This article attempts to teach you the popular store Vuex used in advanced, big and complex Vue.js websites and web applications(web apps). This is by no means a complete and absolute guide. It only serves to inform you when should you consider adding Vuex to your project, why should you use Vuex for such situations and finally how can you get started with using Vuex for the first time.
There will be some simple examples used in this article where Vuex might not be necessary. But these examples are only for helping you grasp some concepts, so keep that in mind.
Well, not exactly 🤷♂️
The state of a website or web application is necessary for increased interactivity with the user. If you have ever used props to send some data to a child component and have used custom events to send back some data to the parent (using
this.$emit), then what you've been doing is managing state. For example, passing props to tell the child component all the items in a list and emitting an event to tell the parent an item has been crossed off, is managing the state of that list.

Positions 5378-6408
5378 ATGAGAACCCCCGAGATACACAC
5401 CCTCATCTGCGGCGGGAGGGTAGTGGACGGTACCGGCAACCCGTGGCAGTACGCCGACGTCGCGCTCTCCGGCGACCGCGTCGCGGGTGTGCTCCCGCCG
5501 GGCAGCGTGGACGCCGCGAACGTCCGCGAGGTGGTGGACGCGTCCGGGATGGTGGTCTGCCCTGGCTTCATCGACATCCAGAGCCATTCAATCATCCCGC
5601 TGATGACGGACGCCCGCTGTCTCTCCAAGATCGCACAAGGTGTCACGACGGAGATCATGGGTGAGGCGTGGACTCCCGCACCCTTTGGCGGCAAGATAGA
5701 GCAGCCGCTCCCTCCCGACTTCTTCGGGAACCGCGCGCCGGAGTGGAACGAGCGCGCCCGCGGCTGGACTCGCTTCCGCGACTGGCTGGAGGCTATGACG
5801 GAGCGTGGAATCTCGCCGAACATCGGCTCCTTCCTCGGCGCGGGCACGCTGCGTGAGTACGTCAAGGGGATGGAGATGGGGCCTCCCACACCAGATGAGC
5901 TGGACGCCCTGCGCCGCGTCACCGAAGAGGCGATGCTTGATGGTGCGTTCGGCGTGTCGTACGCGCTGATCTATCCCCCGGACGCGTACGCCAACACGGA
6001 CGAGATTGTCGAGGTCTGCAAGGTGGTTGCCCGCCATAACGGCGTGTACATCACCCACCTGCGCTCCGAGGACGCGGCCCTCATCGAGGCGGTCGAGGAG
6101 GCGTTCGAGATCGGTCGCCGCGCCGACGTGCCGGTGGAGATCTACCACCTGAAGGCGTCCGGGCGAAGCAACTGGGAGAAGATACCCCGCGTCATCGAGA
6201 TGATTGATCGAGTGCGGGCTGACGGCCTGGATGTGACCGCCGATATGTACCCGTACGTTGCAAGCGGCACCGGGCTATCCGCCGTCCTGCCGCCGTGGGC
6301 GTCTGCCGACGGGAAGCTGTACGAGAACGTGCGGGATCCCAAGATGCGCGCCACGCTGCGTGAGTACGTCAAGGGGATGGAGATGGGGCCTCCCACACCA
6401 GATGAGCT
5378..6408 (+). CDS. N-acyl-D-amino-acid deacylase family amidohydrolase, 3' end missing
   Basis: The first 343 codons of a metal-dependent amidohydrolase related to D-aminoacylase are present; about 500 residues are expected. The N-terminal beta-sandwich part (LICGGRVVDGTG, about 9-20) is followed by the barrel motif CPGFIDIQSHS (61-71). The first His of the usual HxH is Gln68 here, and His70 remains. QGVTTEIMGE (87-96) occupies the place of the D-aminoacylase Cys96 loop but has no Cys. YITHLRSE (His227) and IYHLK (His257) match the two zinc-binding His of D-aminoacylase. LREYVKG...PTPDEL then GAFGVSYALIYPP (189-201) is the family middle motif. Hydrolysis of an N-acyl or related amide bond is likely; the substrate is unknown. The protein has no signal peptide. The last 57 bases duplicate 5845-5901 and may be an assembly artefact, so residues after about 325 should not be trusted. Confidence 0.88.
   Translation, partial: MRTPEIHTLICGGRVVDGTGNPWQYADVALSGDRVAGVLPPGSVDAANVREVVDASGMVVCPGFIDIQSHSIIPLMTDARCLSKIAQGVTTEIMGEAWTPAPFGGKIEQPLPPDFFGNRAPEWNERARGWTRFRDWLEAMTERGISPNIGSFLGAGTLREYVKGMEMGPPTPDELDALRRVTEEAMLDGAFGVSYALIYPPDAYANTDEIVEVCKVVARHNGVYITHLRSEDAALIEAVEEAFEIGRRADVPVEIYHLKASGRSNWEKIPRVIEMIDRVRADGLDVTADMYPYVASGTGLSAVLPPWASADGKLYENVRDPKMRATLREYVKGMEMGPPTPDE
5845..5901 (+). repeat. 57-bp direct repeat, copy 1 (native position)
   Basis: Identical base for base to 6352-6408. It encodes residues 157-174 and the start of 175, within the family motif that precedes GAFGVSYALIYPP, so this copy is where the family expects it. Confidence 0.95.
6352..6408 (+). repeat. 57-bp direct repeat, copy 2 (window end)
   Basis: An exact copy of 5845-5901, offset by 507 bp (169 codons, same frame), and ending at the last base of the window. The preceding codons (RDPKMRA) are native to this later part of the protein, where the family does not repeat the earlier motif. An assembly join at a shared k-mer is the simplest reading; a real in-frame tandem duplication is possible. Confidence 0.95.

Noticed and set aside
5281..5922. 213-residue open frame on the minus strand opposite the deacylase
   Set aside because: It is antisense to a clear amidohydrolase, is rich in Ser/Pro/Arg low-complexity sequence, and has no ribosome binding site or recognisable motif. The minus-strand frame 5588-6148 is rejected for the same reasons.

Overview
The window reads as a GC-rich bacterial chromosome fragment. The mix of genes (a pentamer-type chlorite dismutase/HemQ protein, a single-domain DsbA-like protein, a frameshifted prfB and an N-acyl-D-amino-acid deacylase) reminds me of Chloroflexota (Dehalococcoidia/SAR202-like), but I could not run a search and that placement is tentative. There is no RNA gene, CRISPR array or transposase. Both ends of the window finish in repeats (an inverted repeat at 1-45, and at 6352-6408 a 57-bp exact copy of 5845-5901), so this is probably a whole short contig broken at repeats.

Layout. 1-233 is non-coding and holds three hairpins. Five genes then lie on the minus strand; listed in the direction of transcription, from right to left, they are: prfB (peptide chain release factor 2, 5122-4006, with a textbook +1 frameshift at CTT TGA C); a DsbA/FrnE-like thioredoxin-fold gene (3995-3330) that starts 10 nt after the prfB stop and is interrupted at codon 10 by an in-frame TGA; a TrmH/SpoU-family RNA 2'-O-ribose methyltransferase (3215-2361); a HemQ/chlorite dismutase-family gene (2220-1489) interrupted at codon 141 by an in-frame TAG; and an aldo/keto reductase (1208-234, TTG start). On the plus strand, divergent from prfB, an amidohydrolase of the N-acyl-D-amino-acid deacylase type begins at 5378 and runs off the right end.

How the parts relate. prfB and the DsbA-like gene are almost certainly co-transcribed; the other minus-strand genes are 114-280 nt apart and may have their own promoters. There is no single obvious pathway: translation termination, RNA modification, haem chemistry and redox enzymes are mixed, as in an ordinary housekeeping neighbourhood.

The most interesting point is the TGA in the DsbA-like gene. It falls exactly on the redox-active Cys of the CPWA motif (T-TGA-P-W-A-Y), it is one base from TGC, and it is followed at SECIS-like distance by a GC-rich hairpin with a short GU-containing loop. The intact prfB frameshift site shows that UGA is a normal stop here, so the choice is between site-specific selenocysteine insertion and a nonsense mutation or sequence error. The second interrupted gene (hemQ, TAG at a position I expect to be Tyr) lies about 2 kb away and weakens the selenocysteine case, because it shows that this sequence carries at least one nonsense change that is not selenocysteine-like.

Keeping track of and managing the state for our website is thus very important. Vuex does this for us.
Vue isn't limited to using a specific store. Many stores are available for us to use. There is
Redux, which is very popular as a state management library since it's used by almost everyone who uses React. But even though you can use Redux and other stores with Vue, it's still better to use Vuex.
The reason for that is Vuex, like Redux, is also inspired by Flux and is built for taking advantage of the features Vue provides out-of-the-box. For one, while the state in Redux is immutable, and entirely replaced when changing it, Vuex provides a very specific way to mutate state.